Thursday, March 25, 2010

Tub and Shower

Our main bathroom was in dire need of some updating when we moved in. The first things we did to it were to paint the pepto pink walls a nice shade of blue and replace the light fixture. Then I painted the vanity dark brown (instead of an orange-y oak color). The next project we decided to tackle in the bathroom was the tub area. Again, I don't have a ton of before pictures of this area. Basically, it consisted of a dark almond colored tub with stained once-white tiles. Most of the fixtures in the tub were gold except for the drain and overflow cover thing that were silver. The grout was coming out from between the tiles and the tub had some water stains that I couldn't get out. Basically, It did not look good.

Here's what the old fixtures looked like. You can also see how stained the once-white grout had become.

We started the tub demolition by removing all of the old tile. We just used chisels and hammers to get it all off. Honestly, this part of the process was very easy since most of the tiles were loose anyways.

Once we'd removed the tiles and the cement board, it was time to adjust the plumbing. Matt is 6'3". The old shower head was at under 6' on the wall (Maybe 5'9"). Poor Matt had to crouch down to wash his hair. Since we were adjusting some of the plumbing anyways, we used this opportunity to raise the showerhead to a Matt-sized 7'. Here is the updated plumbing.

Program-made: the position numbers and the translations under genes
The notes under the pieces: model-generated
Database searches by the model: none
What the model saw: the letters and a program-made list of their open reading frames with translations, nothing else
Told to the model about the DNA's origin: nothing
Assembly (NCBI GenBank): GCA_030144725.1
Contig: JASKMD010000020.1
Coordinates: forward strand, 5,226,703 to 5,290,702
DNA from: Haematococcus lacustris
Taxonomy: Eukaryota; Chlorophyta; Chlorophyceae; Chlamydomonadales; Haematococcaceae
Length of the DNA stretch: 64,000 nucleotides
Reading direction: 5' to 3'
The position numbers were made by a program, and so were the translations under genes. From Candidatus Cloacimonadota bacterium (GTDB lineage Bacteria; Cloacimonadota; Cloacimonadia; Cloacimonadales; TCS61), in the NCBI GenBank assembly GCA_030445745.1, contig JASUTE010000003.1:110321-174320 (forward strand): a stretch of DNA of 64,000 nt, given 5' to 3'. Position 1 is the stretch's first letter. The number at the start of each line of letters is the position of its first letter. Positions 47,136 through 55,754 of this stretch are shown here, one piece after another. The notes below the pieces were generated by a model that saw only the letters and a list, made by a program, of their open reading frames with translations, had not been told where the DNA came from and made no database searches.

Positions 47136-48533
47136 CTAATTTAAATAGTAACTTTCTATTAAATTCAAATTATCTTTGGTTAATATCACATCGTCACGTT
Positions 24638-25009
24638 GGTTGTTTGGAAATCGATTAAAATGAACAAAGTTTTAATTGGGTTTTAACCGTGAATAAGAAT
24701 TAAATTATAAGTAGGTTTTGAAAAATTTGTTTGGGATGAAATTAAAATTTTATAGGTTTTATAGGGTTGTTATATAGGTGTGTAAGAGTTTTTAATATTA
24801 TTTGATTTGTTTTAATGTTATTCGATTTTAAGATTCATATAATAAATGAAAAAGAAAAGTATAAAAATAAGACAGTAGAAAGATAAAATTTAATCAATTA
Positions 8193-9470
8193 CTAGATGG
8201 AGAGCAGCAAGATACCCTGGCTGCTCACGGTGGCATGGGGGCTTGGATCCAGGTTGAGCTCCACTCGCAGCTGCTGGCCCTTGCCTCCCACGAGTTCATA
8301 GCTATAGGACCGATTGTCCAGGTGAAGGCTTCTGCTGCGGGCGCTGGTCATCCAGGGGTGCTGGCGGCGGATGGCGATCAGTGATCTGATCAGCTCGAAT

After removing the old cement board around the tub, we were ready to glaze. I LOVE how it turned out. Here's Matt about to start the second coat of glaze:

The whole process was so easy and made a HUGE difference. We used Rustoleum Tub and Tile Refinishing Kit. It can be found here. At just over twenty bucks, this was a great option for us that turned out so much better than expected. Here is the tub after three coats of glaze.

After the tub was glazed, we put up the new cement board. In hindsight, I might have put this up prior to glazing the tub (we wanted to make sure that the lips of the tub, what the cement board covers, was also glazed). I might have even waited to glaze until we were finished tiling (but before we grouted). We dropped a few tiles or trowels while we were tiling and had a few little areas of glaze to touch up later on.

Matt then put in our new (Satin Nickle) drain and overflow cap thing. I'm so excited to get rid of my two-toned bathroom and have all of my fixtures match! Ignore the dust from putting in the new cement board, please...

OK, I know it's not technically a part of the tub and shower as this post is called, but during our shower renovation, we took a little break to put in our new dual flush toilet and I just couldn't wait to show it off. I am seriously in love with it! We went with the Glacier Bay Elongated Dual Flush High Efficiency found here. We got it at Home Depot on sale for an affordable $118. The price has since gone up to $158, but that's still cheaper than most dual flushes on the market. We love it and had no problems installing it. I plan to do a whole post on it eventually, but I couldn't resist a sneak peek.